The location of Amazon’s (AMZN) next headquarters is one of the business world’s hottest topics of discussion right now.
Reuters reported on the day of Amazon’s announcement that Dallas, Houston, Toronto, St. Louis, Kentucky, and Miami were committed to make bids. Cities including Philadelphia and Chicago have sent delegations to Seattle — the location of Amazon’s current headquarters — to find out more about what the company wants. While states like New Jersey have held internal bidding processes to determine which city will get the state’s official backing for an application to house Amazon’s next headquarters.
Bloomberg View columnist Conor Sen argued that Toronto, Boston, Washington, Atlanta, Dallas and Denver are the cities that best meet Amazon’s criteria. And Axios outlined why Denver, Chicago, Phoenix, Minneapolis, and Detroit are the best candidates for Amazon’s new home.
In a new analysis published Thursday, Moody’s economists Mark Zandi and Adam Ozimek found that Austin, Texas and Philadelphia meets the Amazon’s desires for its new HQ best, with Atlanta, Pittsburgh, and Rochester, New York not far behind.
What Amazon wants
What has been to some extent lost in discussion around which city Amazon will pick for a new HQ is what Amazon wants in the city that will house a new headquarters for 50,000.
As the company laid out in its initial release, it is looking for:
Metro areas with more than one million people
A stable, business-friendly environment
Urban or suburban locations with the potential to attract and retain strong technical talent
Communities that think big and creatively when considering locations and real estate options.
The company also said that it doesn’t need an urban or downtown campus, a layout similar to its existing headquarters in Seattle, or a development-prepared site.
“Amazon HQ2 will be a complete headquarters for Amazon – not a satellite office,” the company said.
And so this framework narrows down the contenders to the 64 metro areas (which excludes Seattle) in the U.S. with more than one million people, but also leaves an opening for almost all of these cities to make a case for Amazon.
Five key categories — and a wild card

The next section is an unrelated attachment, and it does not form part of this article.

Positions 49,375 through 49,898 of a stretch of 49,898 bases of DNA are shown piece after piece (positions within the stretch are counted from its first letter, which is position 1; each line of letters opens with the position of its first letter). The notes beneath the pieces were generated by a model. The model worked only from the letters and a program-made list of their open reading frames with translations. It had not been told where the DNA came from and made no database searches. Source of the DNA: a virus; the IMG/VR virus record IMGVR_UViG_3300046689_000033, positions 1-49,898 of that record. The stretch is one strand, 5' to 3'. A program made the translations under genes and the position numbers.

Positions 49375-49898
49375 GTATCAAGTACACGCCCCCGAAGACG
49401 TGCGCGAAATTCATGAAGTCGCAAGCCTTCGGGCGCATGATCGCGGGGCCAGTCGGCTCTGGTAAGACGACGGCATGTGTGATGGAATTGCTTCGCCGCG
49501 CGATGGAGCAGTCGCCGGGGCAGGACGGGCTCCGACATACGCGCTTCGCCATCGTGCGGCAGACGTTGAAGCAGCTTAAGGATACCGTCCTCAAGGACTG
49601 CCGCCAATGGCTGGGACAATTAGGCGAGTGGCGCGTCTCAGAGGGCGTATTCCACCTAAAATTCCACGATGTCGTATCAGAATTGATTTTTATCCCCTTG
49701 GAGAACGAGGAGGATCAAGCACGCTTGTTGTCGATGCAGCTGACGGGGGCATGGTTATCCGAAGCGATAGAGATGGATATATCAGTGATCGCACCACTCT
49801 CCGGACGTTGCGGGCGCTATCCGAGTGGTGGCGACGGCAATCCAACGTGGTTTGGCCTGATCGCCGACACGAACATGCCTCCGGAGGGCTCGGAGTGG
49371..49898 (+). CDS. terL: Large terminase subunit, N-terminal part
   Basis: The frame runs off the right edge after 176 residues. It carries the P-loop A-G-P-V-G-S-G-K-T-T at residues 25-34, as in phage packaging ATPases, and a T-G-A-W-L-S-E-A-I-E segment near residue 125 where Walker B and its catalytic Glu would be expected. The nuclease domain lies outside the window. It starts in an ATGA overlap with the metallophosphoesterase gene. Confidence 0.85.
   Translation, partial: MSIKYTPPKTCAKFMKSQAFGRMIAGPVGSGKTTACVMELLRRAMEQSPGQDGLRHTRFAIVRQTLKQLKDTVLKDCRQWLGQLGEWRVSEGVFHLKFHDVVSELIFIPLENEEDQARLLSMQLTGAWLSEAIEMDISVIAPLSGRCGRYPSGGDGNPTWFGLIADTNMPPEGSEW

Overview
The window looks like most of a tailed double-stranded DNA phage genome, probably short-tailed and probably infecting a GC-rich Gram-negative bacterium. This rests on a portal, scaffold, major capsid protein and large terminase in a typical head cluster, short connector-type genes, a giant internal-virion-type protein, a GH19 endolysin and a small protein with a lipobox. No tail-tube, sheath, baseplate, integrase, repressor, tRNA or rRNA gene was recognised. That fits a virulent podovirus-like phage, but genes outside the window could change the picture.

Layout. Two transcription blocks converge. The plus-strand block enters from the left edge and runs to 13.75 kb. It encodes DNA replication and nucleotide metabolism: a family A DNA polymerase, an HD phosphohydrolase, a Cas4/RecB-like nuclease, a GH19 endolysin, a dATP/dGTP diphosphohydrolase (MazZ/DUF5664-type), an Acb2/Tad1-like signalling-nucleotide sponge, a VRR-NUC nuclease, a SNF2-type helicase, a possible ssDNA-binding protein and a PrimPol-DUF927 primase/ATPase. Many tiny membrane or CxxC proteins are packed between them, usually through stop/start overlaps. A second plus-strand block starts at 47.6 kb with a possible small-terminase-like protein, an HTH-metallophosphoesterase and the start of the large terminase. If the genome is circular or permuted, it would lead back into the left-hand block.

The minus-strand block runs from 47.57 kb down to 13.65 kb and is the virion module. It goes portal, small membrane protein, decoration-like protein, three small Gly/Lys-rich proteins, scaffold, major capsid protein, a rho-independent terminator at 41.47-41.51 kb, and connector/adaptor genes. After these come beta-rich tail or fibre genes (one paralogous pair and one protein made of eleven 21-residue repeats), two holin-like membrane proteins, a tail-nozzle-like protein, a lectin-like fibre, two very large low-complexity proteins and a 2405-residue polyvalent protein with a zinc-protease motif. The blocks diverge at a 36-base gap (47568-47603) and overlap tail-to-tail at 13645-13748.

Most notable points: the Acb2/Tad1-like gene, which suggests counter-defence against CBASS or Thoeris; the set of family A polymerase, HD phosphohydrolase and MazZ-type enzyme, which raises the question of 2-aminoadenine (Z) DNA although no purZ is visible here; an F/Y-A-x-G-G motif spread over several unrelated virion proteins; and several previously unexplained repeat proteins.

To break down the attributes of America’s biggest metro areas and how they might appeal to what Amazon seems to be looking for, Zandi and Ozimek chose five categories on which to rank cities.
The pair chose business environment, human capital, cost, quality of life, and transportation as the categories most important to Amazon and quantifiable. A sixth category, geography, was considered by Moody’s and “ranks metro areas based on unstated subjective regional and geographic factors that we believe Amazon will be considering but are subject to more debate than the five other categories.”
Business environment captures factors like the willingness of a city to offer tax breaks and reflects growth rates for overall and tech-related employment in the area over the last five and ten years. Austin, Nashville, and Dallas top this area.
Human capital — which you can think of as the supply of educated workers in the area — looks at how many college grads live in, or have moved to, a metro. This factor also looks at how many colleges are close by and ranks Los Angeles, New York City, and Washington D.C. as the top cities for this factor. Population, Zandi and Ozimek notes, is a huge factor in a city’s quality of human capital.
Quality of life ranks New York City, Seattle, and San Francisco as the top three and looks at dining and recreation options per capita as well as the crime rate and diversity. The drawback of these cities, Zandi and Ozimek note, is that they are also some of the most expensive in the country.
Cost puts Buffalo, NY, Oklahoma City, and Memphis as the top three. This area looked at the cost of acquiring land and real estate for both housing employees and commercial development, while also looking at salaries for workers in jobs that closely match what Amazon lists and Moody’s cost of doing business measure.
Transportation explored public transit options, walkability, bikability, and distance to a major airport. San Francisco, Minneapolis, and Seattle ranked in the top three.
Geography is something Moody’s calls a “wild card” as it’s less measurable than the other five factors but also considers some more strategic corporate factors Amazon might keep in mind.
“Arguably, Amazon will want to diversify into a different labor market as much as possible; therefore we award points for metro areas farther away from Amazon’s Seattle headquarters,” Zandi and Ozimek write.
“The Northeast scores the highest because of the access to the economically important Northeast Corridor and the political power center of Washington DC. Finally, this category awards points for the number of Amazon fulfillment centers in the state and distance to Jeff Bezos’ closest non-Seattle homes. Taken together, geography helps bring Pennsylvania’s two metro areas to the top of the list.”
Myles Udland is a writer at Yahoo Finance. Follow him on Twitter @MylesUdland
Read more from Myles here: